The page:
She had rushed to apply for her citizenship in large part to cast a ballot in the upcoming election, to vote on behalf of other immigrants, particularly those unable to cast their own, she said in an interview with The Washington Post. For months, she urged her fellow Latinos in California to vote, to prevent Donald Trump from becoming president.
But when she awoke to the news on Wednesday morning, after praying for several hours the night before, the pride she felt for her country that day in the auditorium felt very far away. It was replaced by a sense of utter, gut-wrenching defeat. Had any of her efforts — and those of volunteers and advocates across the country — made a difference?
“I felt like it was a stab to my people,” Valdovinos said. “I was disappointed in my country, because I was so happy to be a part of it, and now I’m not so sure. This is not what I represent as an individual.”
Across the country, scores of immigrants like Valdovinos were motivated to become citizens specifically to gain the right to vote in the general election.
Spurred by Donald Trump’s anti-immigrant rhetoric and plans to boost deportations, a record number of people submitted citizenship applications and registered to vote. Voto Latino, one of the nation’s largest Latino civic groups, used its website and network of hundreds of bloggers, Hollywood actors and Spanish-language rock bands to encourage Hispanics to vote, Ed O’Keefe wrote in The Washington Post.
Immigrants and advocates nationwide expected — or at least hoped — the unprecedented surge in new citizens and new voters would propel Hillary Clinton to the White House. Even in the final weeks, headlines anticipated the powerful support of a record Latino voter turnout in favor of the Democratic front-runner.
Indeed, Hispanics turned out to vote more than ever before, and they gave Clinton a helpful boost, favoring her over Trump 65 percent to 29 percent. But that 36-point margin, based on exit polling conducted by Edison Research, was smaller than the 71 percent-27 percent split that President Obama won in 2012. And it was smaller than the 72 percent-21 percent former president Bill Clinton won in 1996, USA Today reported.
With immense disappointment, Latinos collectively mourned the loss, questioning why their efforts weren’t enough.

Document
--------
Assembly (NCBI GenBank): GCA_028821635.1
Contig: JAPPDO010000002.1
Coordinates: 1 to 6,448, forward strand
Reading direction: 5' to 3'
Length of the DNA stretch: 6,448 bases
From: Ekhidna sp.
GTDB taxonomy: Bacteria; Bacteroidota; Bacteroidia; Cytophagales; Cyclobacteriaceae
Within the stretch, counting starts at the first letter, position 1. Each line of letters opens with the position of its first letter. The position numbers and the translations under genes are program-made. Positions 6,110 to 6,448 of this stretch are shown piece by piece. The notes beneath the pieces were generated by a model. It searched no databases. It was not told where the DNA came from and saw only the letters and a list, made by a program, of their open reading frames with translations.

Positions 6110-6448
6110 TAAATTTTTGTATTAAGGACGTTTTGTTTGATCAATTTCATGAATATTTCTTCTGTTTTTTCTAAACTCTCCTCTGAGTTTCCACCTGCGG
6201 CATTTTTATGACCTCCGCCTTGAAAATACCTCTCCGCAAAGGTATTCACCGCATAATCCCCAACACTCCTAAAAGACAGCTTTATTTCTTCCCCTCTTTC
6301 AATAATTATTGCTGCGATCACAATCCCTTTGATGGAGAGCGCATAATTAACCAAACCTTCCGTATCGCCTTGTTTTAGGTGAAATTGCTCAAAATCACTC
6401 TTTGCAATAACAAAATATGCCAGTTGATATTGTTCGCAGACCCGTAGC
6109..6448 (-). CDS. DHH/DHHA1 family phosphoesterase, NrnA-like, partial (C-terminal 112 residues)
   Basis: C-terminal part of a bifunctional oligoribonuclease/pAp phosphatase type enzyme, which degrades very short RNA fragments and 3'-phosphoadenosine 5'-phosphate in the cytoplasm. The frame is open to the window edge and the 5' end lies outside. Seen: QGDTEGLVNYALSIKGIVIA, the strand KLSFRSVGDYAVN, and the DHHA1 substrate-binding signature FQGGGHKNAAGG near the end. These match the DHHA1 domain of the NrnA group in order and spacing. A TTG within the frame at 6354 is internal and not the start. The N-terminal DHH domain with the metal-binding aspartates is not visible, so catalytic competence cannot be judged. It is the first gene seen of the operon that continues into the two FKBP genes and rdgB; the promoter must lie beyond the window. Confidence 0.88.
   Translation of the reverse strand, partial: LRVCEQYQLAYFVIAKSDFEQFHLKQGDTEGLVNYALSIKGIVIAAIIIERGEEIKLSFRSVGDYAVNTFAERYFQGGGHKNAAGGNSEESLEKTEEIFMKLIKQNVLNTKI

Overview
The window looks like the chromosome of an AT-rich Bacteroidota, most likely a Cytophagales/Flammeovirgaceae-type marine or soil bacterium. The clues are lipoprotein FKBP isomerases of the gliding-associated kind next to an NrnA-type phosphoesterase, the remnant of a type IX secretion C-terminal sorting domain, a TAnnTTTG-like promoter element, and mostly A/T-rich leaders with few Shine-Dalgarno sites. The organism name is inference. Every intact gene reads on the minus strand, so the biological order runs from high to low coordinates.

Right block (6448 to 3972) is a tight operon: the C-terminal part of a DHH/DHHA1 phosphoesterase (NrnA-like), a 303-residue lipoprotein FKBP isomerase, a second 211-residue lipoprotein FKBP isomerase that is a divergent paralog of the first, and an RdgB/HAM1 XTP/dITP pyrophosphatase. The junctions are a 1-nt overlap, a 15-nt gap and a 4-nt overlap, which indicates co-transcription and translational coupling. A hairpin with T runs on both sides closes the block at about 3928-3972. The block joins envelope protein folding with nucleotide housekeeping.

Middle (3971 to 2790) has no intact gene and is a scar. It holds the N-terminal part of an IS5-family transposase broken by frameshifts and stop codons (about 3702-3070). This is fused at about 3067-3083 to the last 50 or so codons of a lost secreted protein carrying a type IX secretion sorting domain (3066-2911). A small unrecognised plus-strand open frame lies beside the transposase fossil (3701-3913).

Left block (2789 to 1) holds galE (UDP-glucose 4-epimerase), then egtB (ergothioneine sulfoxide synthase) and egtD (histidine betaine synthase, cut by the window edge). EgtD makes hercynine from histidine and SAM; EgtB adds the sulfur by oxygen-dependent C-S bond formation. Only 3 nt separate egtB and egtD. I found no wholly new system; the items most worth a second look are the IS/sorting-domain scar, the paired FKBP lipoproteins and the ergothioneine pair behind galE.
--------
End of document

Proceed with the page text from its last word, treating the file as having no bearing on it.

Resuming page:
“Tonight, across the country Latinos will hold our children and our family members a little tighter,” Ben Monterroso, executive director of Mi Familia Vota, wrote in a statement Tuesday night.
Valdovinos still felt proud of having done her part in voting and encouraging others to do so. But, she said, “maybe I didn’t shout it loud enough.”
She could feel the agony in her community, particularly among those volunteers and advocates who encouraged Latinos — those who could — to vote. “All their energy was just poured into making this happen for us,” Valdovinos said.
She could sense the fear over the phone with her sister, and her undocumented aunt, and the friend that texted her with the simple message, “my heart hurts.”
“How do you reply to someone who said their heart hurts?” Valdovinos said.
Many recently naturalized immigrants felt relieved and grateful to have sworn their oaths before Trump was elected, in order to feel assured they wouldn’t someday be deported.
But what others, like Emilia Flores, 28, of Livingston, Calif., felt above all was guilt. She resented that “not everyone is going to live that same experience,” she told The Post. While she was protected from deportation, what about her undocumented loved ones? What would be their future, under President Trump?
Flores, who was born in Michoacán, Mexico, and brought by her family to the United States as an infant, had also been living in the country for about 25 years when Trump began his presidential campaign. Hearing his threats to crack down on immigration, Flores was angered. “He was a symbol of hatred,” she said.
Like scores of others, she decided to apply for her citizenship, in the hopes of voting against him. She became a citizen on April 19. But even with this security, Flores felt anything but relieved on Wednesday.
“What I wanted was for all undocumented and hard-working individuals to have a voice,” she said. “It’s devastating.” But despite that guilt, she added, “I am proud to be American. All I know is America. I want the best for this country.”
The results of the election “hit us like a bucket of cold water,” said María Magdalena Hernández, a 52-year-old receptionist in Long Island who fled from El Salvador about 16 years ago. She had left behind war in her home country in the hopes of bringing her children — then ages 10, 15 and 16 — to a country where they could feel safe. She became a citizen in 2013 but voted for the first time in this election.
On Wednesday, she felt frustrated, but also energized.
“Tomorrow, we get back up,” she said in Spanish in a phone interview with The Post. “We have the blood of warriors. We will keep fighting.”
Other advocates, such as Pili Tobar, director of communications for Latino Victory Project, lauded the landmark efforts and successes of Latino voters. For example, they helped send the first Latina to the U.S. Senate, he noted.
“We had many victories,” Tobar told Univision in Spanish. “Unfortunately, the electoral map and the numbers didn’t result, but we did the job we had to do, we played our part.”
For her children’s sake, Valdovinos also felt the need to stay positive, and maintain hope in her country.
“This is what we swore,” she said. “We’re going to stick with the United States through better or worse.”
“Maybe right now we’re feeling that worse part.”
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